Climate Action

EIB to halt funding for coal-fired power plants

The European Investment Bank is to stop lending to power plants that use fossil fuels as it bids to help Europe reduce emissions and meet key climate change targets

  • 25 July 2013
  • William Brittlebank
The European Investment Bank (EIB) will stop financing many coal-fired power stations in a bid to assist Europe in reducing its greenhouse gas emissions and meet crucial climate change targets.


The Bank stated this week that new and refurbished coal-fired power plants will not be eligible for financing options unless they reduce their emissions to below a 550 grams of carbon dioxide per kilowatt-hour (gCO2/kW) threshold and they are actively encouraging the use of biomass in power generation.

Mihai Tanasescu, EIB vice president, said: "Adoption of the new lending criteria represents an important step forward in the European Investment Bank's commitment to energy investment that supports EU policy and reflects the urgent investment challenges currently facing the energy sector,"

The Bank also addressed the possibility of tightening emissions standard in the future to ensure its criteria are consistent and in line with EU climate policy.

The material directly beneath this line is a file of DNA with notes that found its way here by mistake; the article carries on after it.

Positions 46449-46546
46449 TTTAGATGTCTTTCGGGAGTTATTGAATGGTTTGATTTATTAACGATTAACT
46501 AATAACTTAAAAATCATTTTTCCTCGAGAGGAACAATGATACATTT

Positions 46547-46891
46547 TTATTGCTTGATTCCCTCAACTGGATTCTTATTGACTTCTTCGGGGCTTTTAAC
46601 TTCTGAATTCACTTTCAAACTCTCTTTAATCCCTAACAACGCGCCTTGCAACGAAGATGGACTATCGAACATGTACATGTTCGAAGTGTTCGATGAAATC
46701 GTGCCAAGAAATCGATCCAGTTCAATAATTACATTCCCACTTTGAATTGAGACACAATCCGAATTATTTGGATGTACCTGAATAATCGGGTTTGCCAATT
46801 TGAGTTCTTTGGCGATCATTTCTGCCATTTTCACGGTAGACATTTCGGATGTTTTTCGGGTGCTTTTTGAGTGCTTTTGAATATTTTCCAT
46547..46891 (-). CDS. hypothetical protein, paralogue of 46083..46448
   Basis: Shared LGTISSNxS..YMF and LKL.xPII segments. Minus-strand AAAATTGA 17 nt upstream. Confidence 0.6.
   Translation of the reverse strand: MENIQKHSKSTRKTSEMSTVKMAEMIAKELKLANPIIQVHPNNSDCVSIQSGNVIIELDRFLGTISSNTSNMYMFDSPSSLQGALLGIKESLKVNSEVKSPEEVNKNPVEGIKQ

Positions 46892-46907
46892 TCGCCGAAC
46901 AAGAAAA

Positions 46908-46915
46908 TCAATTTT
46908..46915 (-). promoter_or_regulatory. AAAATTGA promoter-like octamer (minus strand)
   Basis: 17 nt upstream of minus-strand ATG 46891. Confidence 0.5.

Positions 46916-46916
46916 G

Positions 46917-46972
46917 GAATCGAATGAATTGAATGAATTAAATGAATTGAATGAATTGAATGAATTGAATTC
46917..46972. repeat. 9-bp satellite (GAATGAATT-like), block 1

The decision follows moves by other key financial institutions such as the World Bank to fund coal-fired power stations only in exceptional circumstances.

Since the start of 2007, the Bank has loaned approximately €11 billion to fossil fuel-fired plants out of its total lending for power of €83 billion.

An emissions cap of 450g/kW would mean that older, inefficient gas plants would also not be eligible for funding. The cap would have to be 150g/kW to force all gas plants to deploy largely unproven carbon capture and storage technology.

Berber Verpoest, co-ordinator of EIB pressure group Counter Balance said: "Despite the introduction of stronger emissions standards, the EIB keeps the door open to all fossil fuels including the possible financing of shale gas and also makes it easier to lend to large dams with negative social and environmental effects. More can and should be expected from a self-declared climate champion."

According to some observers at the meeting, Germany's director on the EIB board, which is made up representatives of EU member states and the European commission, had urged that the bank should continue to finance coal-fired projects but was outnumbered.

Germany relies on coal and lignite for around 45 per cent of its power generation as it speeds up the shutdown of its nuclear power stations by early in the 2020s in the aftermath of 2011 Fukushima nuclear disaster in Japan.